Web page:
Birds at Kimberton Hills
Thank you to our guest blogger, our birding volunteer Marilyn Michalski!
Bluebirds and Tree Swallows at Kimberton Hills had an excellent nesting season. By Labor Day all nestlings had flown out of boxes under their own “wing-power.” Our nesting boxes fledged 162 new Eastern Bluebirds and 118 new Tree Swallows. These numbers represent our best results since the start of the “Bluebird Trail” in 2004.
The success of our Bluebirds and other cavity-nesters would not have been possible without the help of many individuals. John Tower and his team made many new nesting boxes, which were installed early this year. John is an essential part of the star performance of this Bluebird Trail, as he both builds and monitors nesting boxes. Another person who contributed to the success of the Bluebird Trail is CVKH supporter Dudley Carl, who monitored ten boxes on a regular basis throughout the nesting season. With his help, our Bluebird Trail fledged more bluebirds and Tree Swallows. We also had assistance from Mimi Coleman and Bill Lewis. Mimi is the Hummingbird facilitator at Kimberton Hills, providing Hummingbirds with sugar water from May through September. Bill gets the credit for saving a family of Carolina Wrens, whose nest was blown down from a rafter after a wind storm. He put the nest in a protected area where the parents could feed their babies. How these nestlings survived their fall onto concrete we don’t know but think the large nest around them cushioned their fall. We are thankful the parents found the new nest location and fed the nestlings until they flew out on their own. Carolina Wrens stay with us all winter – and sing their joyful, rippling song even when the weather is cold. Our newest bluebird hostess is CVKH Board Member Dr. Jean Flood, living nearby, whose box fledged 8 Eastern Bluebirds. We included her bluebirds along with ours in our annual report to the Bluebird Society of Pennsylvania.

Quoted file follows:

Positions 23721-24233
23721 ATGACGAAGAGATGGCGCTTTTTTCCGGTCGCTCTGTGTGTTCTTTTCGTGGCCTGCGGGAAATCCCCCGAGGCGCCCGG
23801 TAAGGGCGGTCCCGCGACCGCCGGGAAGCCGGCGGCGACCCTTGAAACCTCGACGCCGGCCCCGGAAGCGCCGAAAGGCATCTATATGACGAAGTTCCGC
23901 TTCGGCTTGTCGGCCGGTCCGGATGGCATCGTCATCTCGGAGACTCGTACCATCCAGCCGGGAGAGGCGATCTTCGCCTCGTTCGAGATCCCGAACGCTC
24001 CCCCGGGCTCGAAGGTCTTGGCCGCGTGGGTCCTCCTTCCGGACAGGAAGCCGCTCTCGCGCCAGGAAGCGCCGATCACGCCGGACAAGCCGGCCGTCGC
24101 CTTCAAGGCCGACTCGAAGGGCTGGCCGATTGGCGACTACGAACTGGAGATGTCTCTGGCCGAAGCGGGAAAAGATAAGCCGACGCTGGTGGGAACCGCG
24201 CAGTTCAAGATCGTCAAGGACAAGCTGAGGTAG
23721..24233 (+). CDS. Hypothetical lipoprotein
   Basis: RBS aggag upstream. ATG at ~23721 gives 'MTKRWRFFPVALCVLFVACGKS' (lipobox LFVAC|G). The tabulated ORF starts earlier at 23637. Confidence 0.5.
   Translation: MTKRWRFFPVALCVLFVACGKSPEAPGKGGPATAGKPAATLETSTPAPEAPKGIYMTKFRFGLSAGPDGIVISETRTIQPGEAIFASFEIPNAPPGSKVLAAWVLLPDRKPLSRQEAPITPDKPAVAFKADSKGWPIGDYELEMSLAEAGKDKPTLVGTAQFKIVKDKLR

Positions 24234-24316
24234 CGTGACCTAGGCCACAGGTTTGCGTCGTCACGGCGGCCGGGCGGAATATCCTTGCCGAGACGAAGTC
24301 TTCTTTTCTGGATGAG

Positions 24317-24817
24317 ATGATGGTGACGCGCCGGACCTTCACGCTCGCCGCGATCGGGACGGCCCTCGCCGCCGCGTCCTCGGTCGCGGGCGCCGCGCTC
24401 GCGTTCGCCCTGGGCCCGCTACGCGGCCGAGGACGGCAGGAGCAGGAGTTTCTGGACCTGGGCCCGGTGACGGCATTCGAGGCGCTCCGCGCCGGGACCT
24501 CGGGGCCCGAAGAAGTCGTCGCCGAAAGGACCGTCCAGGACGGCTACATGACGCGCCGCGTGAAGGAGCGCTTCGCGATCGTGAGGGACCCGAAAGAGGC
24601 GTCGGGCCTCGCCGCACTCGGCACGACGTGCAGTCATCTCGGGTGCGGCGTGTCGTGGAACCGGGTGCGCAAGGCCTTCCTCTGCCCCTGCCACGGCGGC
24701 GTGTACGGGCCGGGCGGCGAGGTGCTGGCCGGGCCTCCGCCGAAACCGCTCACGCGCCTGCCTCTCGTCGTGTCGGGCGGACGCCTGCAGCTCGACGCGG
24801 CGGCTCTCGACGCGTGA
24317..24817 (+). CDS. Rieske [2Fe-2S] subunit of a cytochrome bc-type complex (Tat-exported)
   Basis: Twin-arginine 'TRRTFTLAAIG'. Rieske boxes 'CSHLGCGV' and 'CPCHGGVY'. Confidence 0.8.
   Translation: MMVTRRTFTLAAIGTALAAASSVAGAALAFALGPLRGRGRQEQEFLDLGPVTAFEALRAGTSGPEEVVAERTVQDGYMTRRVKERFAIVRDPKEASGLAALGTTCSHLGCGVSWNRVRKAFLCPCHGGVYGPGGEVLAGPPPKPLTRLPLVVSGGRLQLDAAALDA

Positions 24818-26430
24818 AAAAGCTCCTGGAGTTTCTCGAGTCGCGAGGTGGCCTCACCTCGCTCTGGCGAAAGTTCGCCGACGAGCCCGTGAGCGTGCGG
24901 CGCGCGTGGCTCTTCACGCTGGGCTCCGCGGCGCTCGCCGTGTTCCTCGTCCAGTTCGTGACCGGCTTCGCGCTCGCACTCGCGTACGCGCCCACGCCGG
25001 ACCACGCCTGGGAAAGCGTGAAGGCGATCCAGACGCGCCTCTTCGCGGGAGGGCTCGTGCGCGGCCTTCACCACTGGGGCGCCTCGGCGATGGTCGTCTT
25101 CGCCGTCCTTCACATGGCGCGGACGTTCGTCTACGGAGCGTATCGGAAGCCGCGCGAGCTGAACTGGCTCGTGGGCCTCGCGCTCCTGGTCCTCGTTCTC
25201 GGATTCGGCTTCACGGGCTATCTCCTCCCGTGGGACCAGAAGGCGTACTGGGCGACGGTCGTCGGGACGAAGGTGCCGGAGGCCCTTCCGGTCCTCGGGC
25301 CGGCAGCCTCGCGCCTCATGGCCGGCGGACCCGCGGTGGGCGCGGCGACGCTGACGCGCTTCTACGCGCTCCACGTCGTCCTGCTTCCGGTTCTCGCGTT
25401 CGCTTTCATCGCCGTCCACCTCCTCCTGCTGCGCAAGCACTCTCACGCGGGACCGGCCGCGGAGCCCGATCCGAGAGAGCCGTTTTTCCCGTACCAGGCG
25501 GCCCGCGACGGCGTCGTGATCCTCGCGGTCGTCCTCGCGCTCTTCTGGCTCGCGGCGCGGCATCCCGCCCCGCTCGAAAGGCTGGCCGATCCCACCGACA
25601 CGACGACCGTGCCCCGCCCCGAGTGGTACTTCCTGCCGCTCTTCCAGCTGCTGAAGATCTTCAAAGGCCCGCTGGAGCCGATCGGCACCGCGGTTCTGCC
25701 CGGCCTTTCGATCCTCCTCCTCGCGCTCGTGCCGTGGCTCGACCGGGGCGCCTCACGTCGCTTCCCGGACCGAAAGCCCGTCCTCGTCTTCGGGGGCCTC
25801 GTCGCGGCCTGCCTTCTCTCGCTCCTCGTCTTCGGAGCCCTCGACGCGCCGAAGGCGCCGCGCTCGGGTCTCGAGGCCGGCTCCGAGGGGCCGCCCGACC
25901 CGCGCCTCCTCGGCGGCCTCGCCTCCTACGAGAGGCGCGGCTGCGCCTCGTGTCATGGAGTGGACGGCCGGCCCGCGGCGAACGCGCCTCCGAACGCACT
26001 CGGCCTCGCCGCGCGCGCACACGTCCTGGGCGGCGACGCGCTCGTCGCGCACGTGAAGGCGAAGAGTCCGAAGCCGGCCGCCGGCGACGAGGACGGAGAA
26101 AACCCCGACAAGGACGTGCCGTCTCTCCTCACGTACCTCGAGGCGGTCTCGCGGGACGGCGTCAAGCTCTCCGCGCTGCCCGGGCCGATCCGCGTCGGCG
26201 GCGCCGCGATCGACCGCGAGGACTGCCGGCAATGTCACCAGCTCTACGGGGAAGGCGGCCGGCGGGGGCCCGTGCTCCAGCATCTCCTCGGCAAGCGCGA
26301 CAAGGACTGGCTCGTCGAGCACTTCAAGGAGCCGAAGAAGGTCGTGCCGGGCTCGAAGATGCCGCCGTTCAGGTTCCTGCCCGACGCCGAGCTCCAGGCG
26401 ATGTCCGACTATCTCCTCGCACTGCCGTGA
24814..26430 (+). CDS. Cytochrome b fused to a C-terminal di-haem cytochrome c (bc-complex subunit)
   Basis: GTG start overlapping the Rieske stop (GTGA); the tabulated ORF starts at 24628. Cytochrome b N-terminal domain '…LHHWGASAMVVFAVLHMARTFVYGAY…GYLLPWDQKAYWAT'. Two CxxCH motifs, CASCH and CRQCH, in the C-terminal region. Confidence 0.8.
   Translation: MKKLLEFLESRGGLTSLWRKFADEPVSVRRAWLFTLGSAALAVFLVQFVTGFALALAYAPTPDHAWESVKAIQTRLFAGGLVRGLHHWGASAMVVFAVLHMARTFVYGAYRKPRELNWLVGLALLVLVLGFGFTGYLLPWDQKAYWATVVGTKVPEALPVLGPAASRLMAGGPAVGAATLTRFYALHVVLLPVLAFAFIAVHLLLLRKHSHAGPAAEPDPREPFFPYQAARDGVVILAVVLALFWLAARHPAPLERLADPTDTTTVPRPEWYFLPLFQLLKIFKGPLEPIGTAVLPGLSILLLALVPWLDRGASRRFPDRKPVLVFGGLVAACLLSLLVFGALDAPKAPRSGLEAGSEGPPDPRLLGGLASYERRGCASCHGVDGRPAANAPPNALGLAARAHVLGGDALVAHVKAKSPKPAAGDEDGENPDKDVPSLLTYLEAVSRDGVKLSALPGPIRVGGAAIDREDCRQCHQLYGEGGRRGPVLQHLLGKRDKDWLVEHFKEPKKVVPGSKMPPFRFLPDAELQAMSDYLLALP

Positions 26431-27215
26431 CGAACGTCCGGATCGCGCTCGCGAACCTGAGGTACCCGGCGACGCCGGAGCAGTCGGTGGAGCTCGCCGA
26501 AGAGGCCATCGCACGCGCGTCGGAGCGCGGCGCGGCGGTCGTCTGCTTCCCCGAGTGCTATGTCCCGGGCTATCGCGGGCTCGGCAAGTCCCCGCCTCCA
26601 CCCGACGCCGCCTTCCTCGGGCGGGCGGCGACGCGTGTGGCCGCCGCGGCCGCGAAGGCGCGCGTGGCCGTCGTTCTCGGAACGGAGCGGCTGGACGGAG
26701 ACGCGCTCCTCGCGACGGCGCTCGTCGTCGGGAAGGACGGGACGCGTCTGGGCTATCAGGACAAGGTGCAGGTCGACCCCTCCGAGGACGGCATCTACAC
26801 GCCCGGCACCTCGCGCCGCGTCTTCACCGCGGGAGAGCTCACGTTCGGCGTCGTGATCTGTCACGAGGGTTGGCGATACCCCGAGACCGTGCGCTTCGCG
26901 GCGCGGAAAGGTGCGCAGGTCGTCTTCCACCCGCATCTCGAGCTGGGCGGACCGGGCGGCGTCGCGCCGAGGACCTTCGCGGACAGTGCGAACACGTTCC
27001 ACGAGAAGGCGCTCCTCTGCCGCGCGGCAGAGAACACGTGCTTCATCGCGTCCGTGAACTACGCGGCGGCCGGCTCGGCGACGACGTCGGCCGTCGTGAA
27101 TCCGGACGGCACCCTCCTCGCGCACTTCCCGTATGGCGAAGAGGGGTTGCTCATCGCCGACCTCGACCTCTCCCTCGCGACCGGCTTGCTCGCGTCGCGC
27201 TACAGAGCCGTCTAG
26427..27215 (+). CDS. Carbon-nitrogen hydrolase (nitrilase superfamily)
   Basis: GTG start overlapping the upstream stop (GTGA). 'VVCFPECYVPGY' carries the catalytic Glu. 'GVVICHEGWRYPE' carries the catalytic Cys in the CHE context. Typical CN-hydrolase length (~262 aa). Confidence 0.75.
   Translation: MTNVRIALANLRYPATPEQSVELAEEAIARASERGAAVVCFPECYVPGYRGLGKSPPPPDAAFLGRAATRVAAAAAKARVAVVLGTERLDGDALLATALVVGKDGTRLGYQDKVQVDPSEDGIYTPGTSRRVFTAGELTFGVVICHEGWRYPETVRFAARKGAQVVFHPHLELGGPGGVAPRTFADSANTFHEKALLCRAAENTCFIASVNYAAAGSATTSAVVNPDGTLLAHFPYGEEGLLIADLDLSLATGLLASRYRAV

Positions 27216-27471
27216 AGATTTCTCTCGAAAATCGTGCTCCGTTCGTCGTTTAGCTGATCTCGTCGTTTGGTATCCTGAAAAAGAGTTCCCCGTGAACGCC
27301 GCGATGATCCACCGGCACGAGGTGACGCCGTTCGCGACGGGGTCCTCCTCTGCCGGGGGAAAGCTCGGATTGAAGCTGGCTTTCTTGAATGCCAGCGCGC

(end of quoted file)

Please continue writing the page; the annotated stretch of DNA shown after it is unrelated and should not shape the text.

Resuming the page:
2015 marks the first time we put up a Purple Martin house. The white gourds you saw in the Eastern fields were our initial location. We will move the gourds next Spring, to entice those flying wonders to our houses. It may take a few years to develop a Purple Martin colony.
We also thank the Dairy team who advised us when cows were not in the fields. John Tower and I will install new and repaired nesting boxes early next year. We will add a few larger boxes for Owls and American Kestrels.
While our Bluebird Trail helps native American birds, it also adds bird-beauty to our lives. We encourage everyone to listen to the songs of birds — their music uplifts the heart and restores happy thoughts.